Um, no. The two are independent. You can do 16-bit sampling at any frequency you want (as long as the hardware can physically keep up).

If the same master source is mixed down to 44.1 kHz, what benefit is there to using 24 bit rate encoding over 16 bit?

It gives you more flexibility in setting levels during recording. For audio consumption, 24-bit offers little to no benefit.

I assume at a digital level this is simply information stored in a file / physical media, so I would have assumed the the actual playback frequency of 44.1 kHz would be identical in both bit rates, except that the 24 bit rate would just have more data storage size (i.e. a bigger file size) with I assume mostly empty or padded data since the extra bits are not needed for such a small sample rate.

No. You assume that bit rate and bit depth are related when they're not. A 24-bit file will have 24 bits of information per sample, no padding.

That said, it seems like in audio forums, many people anecdotally swear that 24 bit encoding even with a 44.1 kHz sample rate has a larger dynamic range over 16 bit. I get that good mastering (dithering etc) has probably the most impact, but I'm curious if this holds up from a 1s and 0s point of view.

Basically, you gain 6 dB of dynamic range for every bit you add. 16 bit = 96 dB, which is already far more than you can appreciate in even a high-end listening room with thick concrete walls to block any outside sound: the noise floor will be at the limit of your hearing, and the loudest sound that can be encoded is well into 'hearing loss if you're exposed for more than 15 minutes' territory. Going to 24 bits gives more dynamic range, but you can't use that in just about any situation.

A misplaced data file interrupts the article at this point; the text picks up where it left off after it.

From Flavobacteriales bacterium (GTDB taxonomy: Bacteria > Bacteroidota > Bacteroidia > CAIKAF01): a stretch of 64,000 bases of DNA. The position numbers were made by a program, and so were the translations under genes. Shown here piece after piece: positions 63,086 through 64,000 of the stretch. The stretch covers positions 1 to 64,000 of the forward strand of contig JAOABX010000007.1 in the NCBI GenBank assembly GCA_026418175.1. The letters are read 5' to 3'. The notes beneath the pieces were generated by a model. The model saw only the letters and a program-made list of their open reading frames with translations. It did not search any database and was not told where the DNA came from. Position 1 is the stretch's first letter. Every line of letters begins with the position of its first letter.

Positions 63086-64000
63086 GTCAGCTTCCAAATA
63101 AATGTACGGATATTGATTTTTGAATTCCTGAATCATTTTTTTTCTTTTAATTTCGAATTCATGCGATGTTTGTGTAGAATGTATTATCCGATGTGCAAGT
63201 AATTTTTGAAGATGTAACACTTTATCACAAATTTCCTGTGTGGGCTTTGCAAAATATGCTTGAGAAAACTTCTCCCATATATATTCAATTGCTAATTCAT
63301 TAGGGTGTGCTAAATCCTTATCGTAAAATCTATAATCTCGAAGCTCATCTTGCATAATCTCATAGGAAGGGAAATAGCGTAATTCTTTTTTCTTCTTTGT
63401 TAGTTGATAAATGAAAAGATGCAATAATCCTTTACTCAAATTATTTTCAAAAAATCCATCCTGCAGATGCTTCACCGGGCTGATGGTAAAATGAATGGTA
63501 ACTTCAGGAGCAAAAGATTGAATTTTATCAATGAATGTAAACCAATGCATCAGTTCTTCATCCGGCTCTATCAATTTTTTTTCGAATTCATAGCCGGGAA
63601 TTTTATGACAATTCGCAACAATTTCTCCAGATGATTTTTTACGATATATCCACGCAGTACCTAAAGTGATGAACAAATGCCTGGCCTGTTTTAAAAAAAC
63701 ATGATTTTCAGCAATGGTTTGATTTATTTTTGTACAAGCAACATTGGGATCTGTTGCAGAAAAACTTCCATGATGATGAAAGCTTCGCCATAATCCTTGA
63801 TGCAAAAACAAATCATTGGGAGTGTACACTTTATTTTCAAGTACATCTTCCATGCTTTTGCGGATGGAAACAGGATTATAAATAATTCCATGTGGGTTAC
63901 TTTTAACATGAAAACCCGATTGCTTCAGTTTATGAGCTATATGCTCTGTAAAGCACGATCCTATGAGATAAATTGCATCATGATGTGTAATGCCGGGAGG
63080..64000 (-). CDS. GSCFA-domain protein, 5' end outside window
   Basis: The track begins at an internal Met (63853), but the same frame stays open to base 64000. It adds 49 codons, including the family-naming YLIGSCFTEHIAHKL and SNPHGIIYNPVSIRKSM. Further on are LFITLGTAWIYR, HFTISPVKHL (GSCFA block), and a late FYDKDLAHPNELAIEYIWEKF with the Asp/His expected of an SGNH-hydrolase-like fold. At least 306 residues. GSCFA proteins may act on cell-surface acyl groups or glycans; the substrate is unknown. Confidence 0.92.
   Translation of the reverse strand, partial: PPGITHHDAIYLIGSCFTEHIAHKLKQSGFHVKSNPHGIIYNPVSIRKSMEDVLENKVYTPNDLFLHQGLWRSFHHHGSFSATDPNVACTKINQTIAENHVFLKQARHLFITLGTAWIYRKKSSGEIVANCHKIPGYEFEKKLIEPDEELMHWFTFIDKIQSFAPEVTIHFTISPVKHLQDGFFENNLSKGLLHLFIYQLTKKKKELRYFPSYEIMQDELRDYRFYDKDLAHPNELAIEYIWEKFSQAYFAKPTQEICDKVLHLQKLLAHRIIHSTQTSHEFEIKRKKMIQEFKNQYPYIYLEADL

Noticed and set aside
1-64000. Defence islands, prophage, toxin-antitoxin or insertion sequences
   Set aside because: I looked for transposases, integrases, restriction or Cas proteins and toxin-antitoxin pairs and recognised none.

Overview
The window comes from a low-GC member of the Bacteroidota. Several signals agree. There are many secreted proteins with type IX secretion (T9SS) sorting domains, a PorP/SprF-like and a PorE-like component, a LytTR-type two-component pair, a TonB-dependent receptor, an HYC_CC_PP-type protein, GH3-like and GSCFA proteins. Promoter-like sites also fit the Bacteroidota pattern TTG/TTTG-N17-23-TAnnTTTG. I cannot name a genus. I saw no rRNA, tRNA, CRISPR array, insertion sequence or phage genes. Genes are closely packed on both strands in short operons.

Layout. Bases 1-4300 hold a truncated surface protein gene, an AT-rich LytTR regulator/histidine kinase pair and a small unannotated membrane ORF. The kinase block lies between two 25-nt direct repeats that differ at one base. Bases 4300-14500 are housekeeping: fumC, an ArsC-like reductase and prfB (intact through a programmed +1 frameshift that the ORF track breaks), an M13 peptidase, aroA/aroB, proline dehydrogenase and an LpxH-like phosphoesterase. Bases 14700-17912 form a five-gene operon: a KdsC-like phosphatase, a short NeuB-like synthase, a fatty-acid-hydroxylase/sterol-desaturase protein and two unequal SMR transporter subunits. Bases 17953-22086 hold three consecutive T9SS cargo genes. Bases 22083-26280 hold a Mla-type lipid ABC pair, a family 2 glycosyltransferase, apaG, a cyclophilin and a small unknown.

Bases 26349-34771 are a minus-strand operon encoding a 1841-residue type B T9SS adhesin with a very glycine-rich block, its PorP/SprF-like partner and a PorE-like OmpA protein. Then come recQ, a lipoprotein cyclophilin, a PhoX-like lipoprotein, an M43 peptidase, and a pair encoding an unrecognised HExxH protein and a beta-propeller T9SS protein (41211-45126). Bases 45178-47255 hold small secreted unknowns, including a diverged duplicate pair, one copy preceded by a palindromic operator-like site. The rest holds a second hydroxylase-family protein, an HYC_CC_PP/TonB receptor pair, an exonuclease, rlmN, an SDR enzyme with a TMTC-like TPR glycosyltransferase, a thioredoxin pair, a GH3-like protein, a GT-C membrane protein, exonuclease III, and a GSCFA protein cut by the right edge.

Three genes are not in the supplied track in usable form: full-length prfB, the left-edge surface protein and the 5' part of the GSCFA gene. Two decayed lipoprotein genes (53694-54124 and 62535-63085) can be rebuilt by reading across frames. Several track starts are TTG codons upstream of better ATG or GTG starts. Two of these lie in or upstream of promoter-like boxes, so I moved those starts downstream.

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The theory around sampling contains quite a bit of mathematics. Leaving that aside, let us look att the practical aspects of your questions.

In practice, today, there are only two effects of sample rate and bit depth when talking about the delivery format of audio. It can be different in the preparation stage, say when mixing.

Sample rate limits the highest frequency the recording can contain. It is in practice slighly less then half the sample rate. 44.1kHz sample rate limits to around 20kHz. 96kHz to perhaps 45 kHz. In practice, with quality equipment, your ears cannot hear any difference going above 44.1 kHz.

Bit depth in practice only defines what is known as the maximum S/N ratio. This is, simplifed, the difference between the strongest signal you can have and the noise floor of the signal. Simplified (the math is quite interesting, but I will leave that out of here), 16 bit gives about about 96dB and 24 bits about 144 dB. Your ears will hear this as the noise in quiet passages. The effect of dithering as you mentioned is to make the noise less disturbing to your ears. Now, even 96dB is an extreme large range, and you will need extremely good circumstances to be able to hear the difference as compared to 24 bits.

As such, at sample rates greater than 44.1 kHz, is it fair to say that 16 bit cannot handle that amount of data being encoded?

There simply is no connection. Sample rate and bit depth are totally unrelated.

If the same master source is mixed down to 44.1 kHz, what benefit is there to using 24 bit rate encoding over 16 bit?

First, bit rate is actually sample rate x bit depth. Bit rate is more often used in destructive compression of sounds, say in mp3 files.

The answer here is that it most probably is a very, very slight benefit. For most users no difference. The difference is a decrease in noise floor, but most of the time you cannot really hear the noise anyway.